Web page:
But, I finally decided that the line “thanks for loving me” could only authentically be spoken by the under-committed pink to the over-committed blue, which required the previous set of lines to go to the opposite character.
Moreover, giving blue lines intended to boost pink‘s self-esteem naturally follows from the premise (introduced in the refrain) that her doubt stems from a bad relationship. The exchange makes more narrative sense for both characters if blue aggressively flatters and pink hesitantly thanks.
Still, blue‘s “you’re beautiful and I’m a freak” line — although it accurately characterizes the assessment of an over-committed romantic — reflects very poorly on the under-committed pink character … if left unanswered.
Listening to the dialogue fall out this way gave me a sick feeling in my stomach. I had to find a way, within the constraints of the lyrics, to redeem the pink character in light of blue‘s self-flagellation.
The over-dubbed echo of “there’s nothing wrong with you,” which exists in both P!nk’s and Lambert’s versions of the song, provided a perfect opportunity for the pink character to voice an objection to blue‘s self-denigrating flattery: “You say there’s nothing wrong with me? There’s nothing wrong with you either!”
Nevertheless, blue insists on pushing the contrast with “It’s me, I’m a freak.”
At this point, given her previous objection, pink can be forgiven for refusing to argue and simply thanking blue for being a good lover. The stirring, if still reserved, sympathy of the response reinforces pink‘s desire for things to work out despite her emotional hang-ups.
There might have been a time when I would let you slip away
I wouldn’t even try, but I think you could save my life
These lines fell into a natural rhythm. First blue pushes, restates the background introduced in the first verse, and recommits to his devotion to pink. Then, pink expresses renewed hesitancy, nearly dashing all hope for the relationship with “I wouldn’t even try.”
Then, the word “but” asserts a shift in the dialogue. (Actually, it completes the shift foreshadowed by the conditional mood of “wouldn’t.”) Here, the tension of the song begins resolution as pink is about to confess (even if in a round-about way) the commitment blue is seeking.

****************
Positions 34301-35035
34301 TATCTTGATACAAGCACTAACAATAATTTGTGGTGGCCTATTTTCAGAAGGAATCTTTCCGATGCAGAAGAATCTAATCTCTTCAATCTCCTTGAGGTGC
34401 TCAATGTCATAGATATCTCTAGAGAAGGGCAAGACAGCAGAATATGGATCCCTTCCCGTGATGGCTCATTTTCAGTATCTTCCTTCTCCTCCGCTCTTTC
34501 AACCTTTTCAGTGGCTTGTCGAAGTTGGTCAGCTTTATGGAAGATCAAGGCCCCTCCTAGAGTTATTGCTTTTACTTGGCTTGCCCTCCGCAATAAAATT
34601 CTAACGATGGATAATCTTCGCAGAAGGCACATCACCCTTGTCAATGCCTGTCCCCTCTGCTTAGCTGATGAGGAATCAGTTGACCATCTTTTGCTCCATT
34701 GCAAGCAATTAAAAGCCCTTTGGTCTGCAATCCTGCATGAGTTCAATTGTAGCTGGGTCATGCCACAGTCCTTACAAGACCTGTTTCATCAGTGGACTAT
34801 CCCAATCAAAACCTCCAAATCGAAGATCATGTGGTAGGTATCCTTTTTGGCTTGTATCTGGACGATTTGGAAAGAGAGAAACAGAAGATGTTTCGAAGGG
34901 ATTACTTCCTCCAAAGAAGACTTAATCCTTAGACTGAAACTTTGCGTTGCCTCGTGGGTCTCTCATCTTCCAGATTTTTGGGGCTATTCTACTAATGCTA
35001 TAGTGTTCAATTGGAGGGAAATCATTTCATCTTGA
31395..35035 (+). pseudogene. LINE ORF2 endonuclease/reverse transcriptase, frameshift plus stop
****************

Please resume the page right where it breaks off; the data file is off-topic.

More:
Here, because pink was confessing a sense of romantic need that blue had expressed throughout, I felt that bringing Lambert up to share the hyperbolic “you could save my life” line with P!nk brought the story to an emotional turning point in the mutual necessity (although certainly for different reasons) that the conflict between the two lovers demanded.
After this, they repeat the tensions of the refrain, and collapse into a breakdown:
Just don’t give up on me
I won’t let you down
Here, the tension is released as the roles become significantly reversed, with pink finally expressing needful anxiety and blue reiterating his promise, which rings more confident after pink‘s plea.
The line “just don’t give up” was previously blue‘s, and I considered giving it to Lambert again. But, the addition of “on me” changes the emotional dynamic of the line dramatically, especially in light of pink‘s confession that blue could save her from the damage she suffered in her prior relationship.
So, I gave the line to pink, as another opportunity to meet blue more than halfway, i.e., in that climactic, narratively satisfying place closer to mutual romantic satisfaction.
And with that brief lyrical exchange, the previous strength of pink‘s defensive armor is replaced with open vulnerability and an express need for blue‘s continued commitment, while the weakness of blue‘s desperate desire for pink‘s commitment is replaced with the strength of his vow to provide her the safe haven she needs.
The gentle antagonism that opened the song is resolved and replaced with a fuller understanding and commitment.